Chinese technology company ZTE that’s presently enduring a troublesome episode over a Commerce Department-issued denial order has been accused of spying and systemic corruption as part of documents filed with the 191st District Court of Dallas, Texas. The documentation discovered by Fairfax Media pertains to a case filed by one of ZTE’s rivals who hasn’t been named but alleges the Shenzhen-based firm paid up to tens of millions of dollars in bribes in order to gain an upper hand on its competitors in various countries around the world, citing a number of such allegations from the 21st century. The filing also accused ZTE of being “a front” for China’s Aerospace Ministry which founded it in 1993, maintaining the primary purpose of the company was to allow intelligence officers from the Far Eastern country to travel abroad without relying on diplomatic covers and instead pose as engineers, businessmen, and scientists while undertaking spying activities.
Among other things, the documents cited by Fairfax Media specifically mention corruption allegations in Myanmar, Philippines, Nigeria, Kenya, Zambia, and Liberia. In the lattermost country, ZTE is said to have bribed late President Gyude Bryant, judges, and a number of government officials. Two telecom executives from Liberia testified of widespread corruption on ZTE’s part under oath, alleging bribes have been paid in “brown paper bags” between 2005 and 2007. The Chinese firm is accused of pay-to-play schemes aimed at pushing out an American rival from the West African country where it was meant to build a national network as part of a government contract supposedly eyed by ZTE, though the name of the stateside company in question hasn’t been revealed.
In a subsequent statement issued to Fairfax Media, ZTE denied all allegations of corruption and spying, systemic or otherwise. The company is presently trying to have its U.S. denial order lifted and replaced with a $1.3 billion fine and a large number of other concessions. Under the current ban issued due to violations of trade sanctions placed on North Korea and Iran, as well as subsequent violations of a settlement meant to put an end to that affair, ZTE is unable to purchase and license key American technologies such as Google’s Android and Qualcomm’s Snapdragon chips, with its mobile and networking business consequently being entirely crippled.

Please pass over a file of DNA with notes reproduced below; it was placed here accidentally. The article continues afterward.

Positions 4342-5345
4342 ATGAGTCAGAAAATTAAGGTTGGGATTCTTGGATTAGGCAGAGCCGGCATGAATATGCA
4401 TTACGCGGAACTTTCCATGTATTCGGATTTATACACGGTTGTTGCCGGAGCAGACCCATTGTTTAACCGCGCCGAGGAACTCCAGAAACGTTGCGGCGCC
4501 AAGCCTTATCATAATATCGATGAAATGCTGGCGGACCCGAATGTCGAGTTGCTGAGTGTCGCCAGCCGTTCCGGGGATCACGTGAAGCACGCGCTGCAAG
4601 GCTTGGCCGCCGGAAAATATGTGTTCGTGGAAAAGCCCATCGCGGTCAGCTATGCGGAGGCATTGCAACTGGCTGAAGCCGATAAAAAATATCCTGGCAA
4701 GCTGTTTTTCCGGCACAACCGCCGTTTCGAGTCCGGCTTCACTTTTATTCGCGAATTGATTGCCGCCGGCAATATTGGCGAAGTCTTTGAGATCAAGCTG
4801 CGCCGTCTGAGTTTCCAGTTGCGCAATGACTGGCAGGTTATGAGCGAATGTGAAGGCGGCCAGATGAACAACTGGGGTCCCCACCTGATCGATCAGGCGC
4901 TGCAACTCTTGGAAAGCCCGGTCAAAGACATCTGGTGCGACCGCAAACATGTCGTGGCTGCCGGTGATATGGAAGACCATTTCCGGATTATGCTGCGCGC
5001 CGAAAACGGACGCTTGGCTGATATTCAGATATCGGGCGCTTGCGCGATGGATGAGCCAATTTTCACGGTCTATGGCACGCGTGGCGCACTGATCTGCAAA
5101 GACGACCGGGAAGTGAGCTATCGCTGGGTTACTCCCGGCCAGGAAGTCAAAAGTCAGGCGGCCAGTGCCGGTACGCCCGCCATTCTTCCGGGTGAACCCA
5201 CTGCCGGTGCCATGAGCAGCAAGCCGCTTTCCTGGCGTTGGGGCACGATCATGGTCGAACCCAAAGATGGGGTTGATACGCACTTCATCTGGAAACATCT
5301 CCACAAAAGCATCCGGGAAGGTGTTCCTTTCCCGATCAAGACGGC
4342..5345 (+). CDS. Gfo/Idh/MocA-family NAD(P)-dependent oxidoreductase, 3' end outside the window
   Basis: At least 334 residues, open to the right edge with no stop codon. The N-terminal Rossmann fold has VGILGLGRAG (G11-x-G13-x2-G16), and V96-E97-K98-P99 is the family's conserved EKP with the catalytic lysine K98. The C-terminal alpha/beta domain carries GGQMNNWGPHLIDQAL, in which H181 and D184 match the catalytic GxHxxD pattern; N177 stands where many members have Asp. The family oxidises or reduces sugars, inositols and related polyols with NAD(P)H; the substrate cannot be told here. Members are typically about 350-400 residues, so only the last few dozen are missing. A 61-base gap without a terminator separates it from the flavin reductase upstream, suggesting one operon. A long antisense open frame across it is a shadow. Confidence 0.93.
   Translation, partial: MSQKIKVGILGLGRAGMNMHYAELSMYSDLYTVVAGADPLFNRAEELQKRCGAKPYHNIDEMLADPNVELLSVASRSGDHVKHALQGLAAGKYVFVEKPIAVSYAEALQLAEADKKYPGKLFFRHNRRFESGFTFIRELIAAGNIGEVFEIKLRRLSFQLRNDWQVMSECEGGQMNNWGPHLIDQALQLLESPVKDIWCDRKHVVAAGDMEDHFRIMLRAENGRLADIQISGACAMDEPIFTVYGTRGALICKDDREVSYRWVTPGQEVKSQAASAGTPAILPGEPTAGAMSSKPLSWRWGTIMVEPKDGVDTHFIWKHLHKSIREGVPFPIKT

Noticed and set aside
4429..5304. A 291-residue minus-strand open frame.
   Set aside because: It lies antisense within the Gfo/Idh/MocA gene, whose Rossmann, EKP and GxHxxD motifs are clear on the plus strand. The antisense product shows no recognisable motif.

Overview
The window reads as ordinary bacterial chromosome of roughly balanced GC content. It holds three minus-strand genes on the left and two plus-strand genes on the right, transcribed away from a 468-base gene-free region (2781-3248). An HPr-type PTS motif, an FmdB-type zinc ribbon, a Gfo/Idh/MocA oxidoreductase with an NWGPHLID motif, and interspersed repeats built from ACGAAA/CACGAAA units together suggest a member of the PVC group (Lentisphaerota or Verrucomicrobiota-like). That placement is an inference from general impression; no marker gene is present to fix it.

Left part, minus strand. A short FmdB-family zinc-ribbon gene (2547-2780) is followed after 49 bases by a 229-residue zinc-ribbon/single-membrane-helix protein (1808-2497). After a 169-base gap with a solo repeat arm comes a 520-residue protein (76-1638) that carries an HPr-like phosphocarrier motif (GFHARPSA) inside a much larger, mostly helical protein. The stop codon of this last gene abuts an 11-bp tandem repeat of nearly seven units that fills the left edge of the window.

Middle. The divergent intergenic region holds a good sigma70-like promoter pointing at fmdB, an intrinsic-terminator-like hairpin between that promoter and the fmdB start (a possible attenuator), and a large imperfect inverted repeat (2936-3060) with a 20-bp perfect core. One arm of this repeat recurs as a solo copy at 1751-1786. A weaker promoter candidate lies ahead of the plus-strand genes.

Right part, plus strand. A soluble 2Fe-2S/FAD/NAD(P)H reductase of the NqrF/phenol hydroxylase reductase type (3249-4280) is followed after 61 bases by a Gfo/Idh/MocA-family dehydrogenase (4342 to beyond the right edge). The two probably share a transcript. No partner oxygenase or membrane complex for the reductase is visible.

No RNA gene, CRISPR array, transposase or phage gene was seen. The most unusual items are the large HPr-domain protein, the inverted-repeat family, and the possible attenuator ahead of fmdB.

President Trump is currently trying to provide ZTE with a lifeline deal, albeit one that’s facing bipartisan opposition from Congress and could be blocked by a supermajority vote in the coming weeks. ZTE has been accused of posing a national security threat in the West on numerous occasions in the 21st century, having often faced such allegations together with Huawei, with both vehemently denying them to this date. No concrete evidence of either firm spying on behalf of Beijing has ever been publicized by any government or other entity. ZTE is publicly traded on two stock exchanges in its home country, though its majority stake is still owned by the People’s Republic of China.